Sometimes, I think the first question on a college engineering entrance exam should be: What household appliance have you attempted to repair recently? Too much science education is aimed at teaching about science, but the appeal is really found in doing things and figuring things out. Scientists and engineers learn mathematics because they need to know how to calculate the necessary capacity of a power supply, or how much gunpowder will be enough for a given result. They don't necessarily like the math itself. Similarly, a biologist should have kept frogs, bugs or plants in their bedroom as a child.
Not every parent is tolerant of such things. Schools would do well to have a science classroom filled with broken VCRs and DVD players. Let the kids take them apart, knowing that they will need to report in detail what they discovered about how these machines work. They can formulate hypotheses and design experiments to test them.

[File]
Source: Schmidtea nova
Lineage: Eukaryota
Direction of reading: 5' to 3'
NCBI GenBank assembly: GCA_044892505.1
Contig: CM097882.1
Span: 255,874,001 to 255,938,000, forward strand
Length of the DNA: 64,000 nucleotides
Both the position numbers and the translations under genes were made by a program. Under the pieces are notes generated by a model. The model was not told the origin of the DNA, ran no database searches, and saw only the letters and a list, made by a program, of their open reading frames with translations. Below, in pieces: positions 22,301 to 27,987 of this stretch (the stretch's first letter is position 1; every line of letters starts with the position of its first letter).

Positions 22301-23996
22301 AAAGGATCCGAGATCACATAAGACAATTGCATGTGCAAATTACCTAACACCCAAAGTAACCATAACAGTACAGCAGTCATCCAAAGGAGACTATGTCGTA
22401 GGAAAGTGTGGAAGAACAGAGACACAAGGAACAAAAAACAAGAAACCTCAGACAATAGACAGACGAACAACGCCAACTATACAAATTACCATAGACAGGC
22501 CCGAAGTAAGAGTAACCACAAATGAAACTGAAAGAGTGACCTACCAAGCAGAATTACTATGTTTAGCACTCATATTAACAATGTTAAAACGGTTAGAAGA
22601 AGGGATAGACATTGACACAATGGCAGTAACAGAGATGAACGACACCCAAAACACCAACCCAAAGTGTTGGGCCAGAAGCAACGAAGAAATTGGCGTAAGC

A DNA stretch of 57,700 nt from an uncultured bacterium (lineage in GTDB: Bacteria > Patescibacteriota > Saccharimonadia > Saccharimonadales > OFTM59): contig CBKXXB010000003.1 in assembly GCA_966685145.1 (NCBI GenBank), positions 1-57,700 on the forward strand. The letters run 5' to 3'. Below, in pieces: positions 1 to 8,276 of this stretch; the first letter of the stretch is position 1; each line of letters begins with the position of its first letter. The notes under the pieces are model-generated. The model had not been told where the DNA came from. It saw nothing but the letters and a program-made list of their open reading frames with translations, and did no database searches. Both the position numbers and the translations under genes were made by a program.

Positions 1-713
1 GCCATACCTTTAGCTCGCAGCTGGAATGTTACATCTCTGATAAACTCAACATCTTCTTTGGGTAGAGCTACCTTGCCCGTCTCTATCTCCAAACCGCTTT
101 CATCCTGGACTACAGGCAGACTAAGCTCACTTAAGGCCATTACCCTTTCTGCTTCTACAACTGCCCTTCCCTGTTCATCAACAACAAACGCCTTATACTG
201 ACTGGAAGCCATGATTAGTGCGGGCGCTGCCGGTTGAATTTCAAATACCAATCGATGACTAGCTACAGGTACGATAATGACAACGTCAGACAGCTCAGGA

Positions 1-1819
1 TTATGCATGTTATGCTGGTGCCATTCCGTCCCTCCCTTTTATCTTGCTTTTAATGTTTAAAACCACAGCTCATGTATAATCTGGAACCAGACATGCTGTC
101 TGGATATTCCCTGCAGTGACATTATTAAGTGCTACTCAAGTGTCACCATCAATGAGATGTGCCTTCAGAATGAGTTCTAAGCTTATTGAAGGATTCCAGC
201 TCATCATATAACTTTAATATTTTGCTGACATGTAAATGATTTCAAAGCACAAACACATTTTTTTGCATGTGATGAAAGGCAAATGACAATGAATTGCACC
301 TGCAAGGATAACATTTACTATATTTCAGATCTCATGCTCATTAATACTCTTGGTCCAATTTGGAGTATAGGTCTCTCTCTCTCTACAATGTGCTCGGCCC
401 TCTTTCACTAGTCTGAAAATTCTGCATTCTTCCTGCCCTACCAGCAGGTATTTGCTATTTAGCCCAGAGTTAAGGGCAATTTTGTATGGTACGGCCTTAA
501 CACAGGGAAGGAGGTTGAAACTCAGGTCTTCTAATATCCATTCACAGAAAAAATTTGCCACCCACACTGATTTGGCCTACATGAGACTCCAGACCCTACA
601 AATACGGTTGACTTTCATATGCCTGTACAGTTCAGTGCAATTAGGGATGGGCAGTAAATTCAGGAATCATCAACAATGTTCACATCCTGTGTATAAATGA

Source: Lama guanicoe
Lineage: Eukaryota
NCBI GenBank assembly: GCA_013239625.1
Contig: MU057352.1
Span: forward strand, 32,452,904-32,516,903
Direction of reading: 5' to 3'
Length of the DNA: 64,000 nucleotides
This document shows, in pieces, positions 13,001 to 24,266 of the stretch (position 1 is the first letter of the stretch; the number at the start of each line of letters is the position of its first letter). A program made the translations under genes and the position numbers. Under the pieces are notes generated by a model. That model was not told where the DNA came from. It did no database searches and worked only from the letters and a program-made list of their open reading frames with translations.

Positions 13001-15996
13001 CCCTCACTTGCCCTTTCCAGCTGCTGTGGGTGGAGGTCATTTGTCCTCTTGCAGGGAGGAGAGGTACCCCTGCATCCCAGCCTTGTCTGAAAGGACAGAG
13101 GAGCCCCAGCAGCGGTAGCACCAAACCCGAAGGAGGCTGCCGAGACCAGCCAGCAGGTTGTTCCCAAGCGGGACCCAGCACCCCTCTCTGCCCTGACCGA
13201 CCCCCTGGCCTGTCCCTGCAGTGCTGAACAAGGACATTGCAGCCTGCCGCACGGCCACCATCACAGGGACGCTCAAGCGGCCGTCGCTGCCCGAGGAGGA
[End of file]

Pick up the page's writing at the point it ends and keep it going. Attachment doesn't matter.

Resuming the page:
In such a class, some kid will wonder why the lens of a CD player is suspended in air by a set of magnets. They may guess that the wire coils can be used to make fine adjustments of the lens position using magnetic repulsion. A satisfying insight like that can lead to a life of science.